I remember that day so well.
I sat shivering on that slab of ice-cold metal, placed strategically in the middle of a sterile, dismal medical clinic. I wanted to be anywhere but in that place. I was waiting on the results of an image done on my liver. I felt so dependent. And I was glad. I knew I wasn’t alone.
Months before, the images looked somewhat concerning. Anytime they mumble the words, “we found a spot”, your busy world suddenly stops. Crazy how it takes these vulnerable moments to slow down the urgent and suddenly highlight the important.
As I sat there, a month later, all that went through my head and surrounded my heart was a settled peace. I couldn’t really explain it. It was supernatural.
I’ll tell you what I do know. I realized, all too quickly, that my life was not my own that day. The control that I thought I had over my life was only an illusion.
That month of waiting, was a month of releasing and trusting and intense prayer. A sacred time. A refining pause that I would later come to understand more completely.
It was a miserable, messy trust. It wasn’t pretty. I wrestled with God. I cried. I begged. I worried. And then I cried some more. Not like how I imagined my “Godly faith” would manifest in a time of crisis. It was honestly humbling.
But God’s mercy held me.
And His grace rescued my troubled faith. And through this ugly, soul battle, and before I even stepped a foot back into that sterile clinic, my weary, ragged heart gave up the fight. I had lifted a white flag, marked with the indelible word control.
And that is the moment when peace finally invaded. The true battle was finally over. You see, He was mercifully tearing me down just to build me up. And the process was painful. Peace wasn’t something I could create or obtain on my own. It only comes with surrender.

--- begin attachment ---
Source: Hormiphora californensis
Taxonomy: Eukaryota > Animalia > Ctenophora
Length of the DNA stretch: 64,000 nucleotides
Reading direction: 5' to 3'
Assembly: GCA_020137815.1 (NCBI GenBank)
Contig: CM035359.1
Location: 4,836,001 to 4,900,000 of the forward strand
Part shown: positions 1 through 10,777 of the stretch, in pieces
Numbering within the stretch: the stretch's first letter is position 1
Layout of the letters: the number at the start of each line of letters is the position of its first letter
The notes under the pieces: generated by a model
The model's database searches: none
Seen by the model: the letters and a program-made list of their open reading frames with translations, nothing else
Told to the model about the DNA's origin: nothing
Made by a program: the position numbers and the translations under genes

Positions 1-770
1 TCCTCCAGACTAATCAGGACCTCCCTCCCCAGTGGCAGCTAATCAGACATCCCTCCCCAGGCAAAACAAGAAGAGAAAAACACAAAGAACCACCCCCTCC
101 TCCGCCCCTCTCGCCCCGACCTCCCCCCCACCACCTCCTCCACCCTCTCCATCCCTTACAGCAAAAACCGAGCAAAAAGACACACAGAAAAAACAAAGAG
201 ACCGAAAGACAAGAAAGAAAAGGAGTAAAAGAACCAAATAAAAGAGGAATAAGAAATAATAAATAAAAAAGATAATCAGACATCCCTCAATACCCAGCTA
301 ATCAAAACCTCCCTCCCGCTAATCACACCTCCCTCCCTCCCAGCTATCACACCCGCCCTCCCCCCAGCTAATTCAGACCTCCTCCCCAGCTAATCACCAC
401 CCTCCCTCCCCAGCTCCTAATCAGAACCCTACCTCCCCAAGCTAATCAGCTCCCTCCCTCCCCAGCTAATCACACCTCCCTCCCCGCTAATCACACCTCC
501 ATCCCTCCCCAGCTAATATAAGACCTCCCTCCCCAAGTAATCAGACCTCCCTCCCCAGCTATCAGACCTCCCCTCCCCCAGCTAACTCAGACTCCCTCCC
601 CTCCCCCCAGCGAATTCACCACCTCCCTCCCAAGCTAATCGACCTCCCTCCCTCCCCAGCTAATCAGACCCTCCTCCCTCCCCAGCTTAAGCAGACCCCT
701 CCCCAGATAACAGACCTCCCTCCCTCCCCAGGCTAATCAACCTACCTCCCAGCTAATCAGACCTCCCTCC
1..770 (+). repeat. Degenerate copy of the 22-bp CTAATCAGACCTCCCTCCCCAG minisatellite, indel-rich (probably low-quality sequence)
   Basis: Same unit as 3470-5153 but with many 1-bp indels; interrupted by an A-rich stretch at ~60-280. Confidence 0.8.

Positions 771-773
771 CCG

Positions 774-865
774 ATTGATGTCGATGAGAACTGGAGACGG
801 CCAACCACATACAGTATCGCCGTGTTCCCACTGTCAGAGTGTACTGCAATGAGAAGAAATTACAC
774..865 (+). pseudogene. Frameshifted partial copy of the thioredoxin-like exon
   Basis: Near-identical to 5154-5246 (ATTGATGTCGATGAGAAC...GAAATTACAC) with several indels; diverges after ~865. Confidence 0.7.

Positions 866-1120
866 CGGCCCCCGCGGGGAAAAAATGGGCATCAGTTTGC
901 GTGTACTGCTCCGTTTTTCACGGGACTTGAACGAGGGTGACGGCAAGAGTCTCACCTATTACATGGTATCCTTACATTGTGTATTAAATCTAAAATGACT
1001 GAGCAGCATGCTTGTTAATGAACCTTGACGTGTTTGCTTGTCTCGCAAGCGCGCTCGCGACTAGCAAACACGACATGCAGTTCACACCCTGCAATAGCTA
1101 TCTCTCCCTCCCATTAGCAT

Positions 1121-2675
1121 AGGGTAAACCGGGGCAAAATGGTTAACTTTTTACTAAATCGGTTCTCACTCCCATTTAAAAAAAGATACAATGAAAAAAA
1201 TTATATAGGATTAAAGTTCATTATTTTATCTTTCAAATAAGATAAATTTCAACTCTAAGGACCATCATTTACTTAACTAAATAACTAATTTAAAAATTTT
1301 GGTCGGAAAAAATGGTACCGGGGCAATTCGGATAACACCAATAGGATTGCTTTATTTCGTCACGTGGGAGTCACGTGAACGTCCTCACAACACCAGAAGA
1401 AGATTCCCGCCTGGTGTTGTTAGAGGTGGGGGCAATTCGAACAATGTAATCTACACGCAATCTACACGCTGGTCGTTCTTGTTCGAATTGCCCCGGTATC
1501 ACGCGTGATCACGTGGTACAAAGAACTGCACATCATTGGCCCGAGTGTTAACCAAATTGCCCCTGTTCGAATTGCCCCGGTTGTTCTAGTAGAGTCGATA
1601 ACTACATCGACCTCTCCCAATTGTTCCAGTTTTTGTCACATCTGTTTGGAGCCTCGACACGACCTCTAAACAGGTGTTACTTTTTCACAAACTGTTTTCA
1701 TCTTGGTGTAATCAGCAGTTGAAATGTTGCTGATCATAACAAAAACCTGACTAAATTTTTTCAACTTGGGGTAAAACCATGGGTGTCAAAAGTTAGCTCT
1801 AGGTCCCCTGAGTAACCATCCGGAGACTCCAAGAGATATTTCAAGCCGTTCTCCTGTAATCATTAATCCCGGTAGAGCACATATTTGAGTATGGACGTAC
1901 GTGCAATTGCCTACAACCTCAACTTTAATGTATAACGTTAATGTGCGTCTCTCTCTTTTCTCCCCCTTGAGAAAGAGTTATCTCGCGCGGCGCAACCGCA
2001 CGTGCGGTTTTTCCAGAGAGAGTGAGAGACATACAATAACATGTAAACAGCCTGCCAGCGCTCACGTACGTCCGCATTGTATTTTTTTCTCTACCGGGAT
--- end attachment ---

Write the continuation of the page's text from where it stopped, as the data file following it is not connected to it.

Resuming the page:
I prayed. I prayed specific, big prayers. For healing. To prove the doctors wrong. I prayed that the follow up test would show nothing.
Deep inside, I wondered if God heard, or cared. But I prayed anyways and asked God to build my messy faith in the process.
I’m convinced that the purpose of prayer isn’t to give us what we want, but to align our will with His.
The miracle of prayer is that it heals our hearts.
When the doctor came in, she said words that I will never forget. She said, “I don’t know why or even how, but this is a complete miracle. This stuff doesn’t happen. They couldn’t find anything. It’s completely gone. It must’ve been God, there is no other way to explain it.”
It was God.
You might say, yes, God was so faithful to answer your prayers for healing. And you would be right to say it. He often does when we have faith that He can.
But I believe that His greater concern was the miracle He accomplished in my heart that month. He knew my greatest fears, my greatest anxieties. He desired to have all of my trust, not just the easy, comfortable faith, the faith that comes when times are good, when things are going well. He wanted me to trust Him with my life, but more importantly, with death.
What is so amazing, is that even in my doubt, my worry and my despair, even in the ugly parts of that month, He was still faithful. And even if He had answered no, the miracle was still accomplished. He gave my heart “eyes to see” that I needed to depend more on Him and less on me.
As my pastor often says, “If dependency is the goal, then weakness is the advantage.”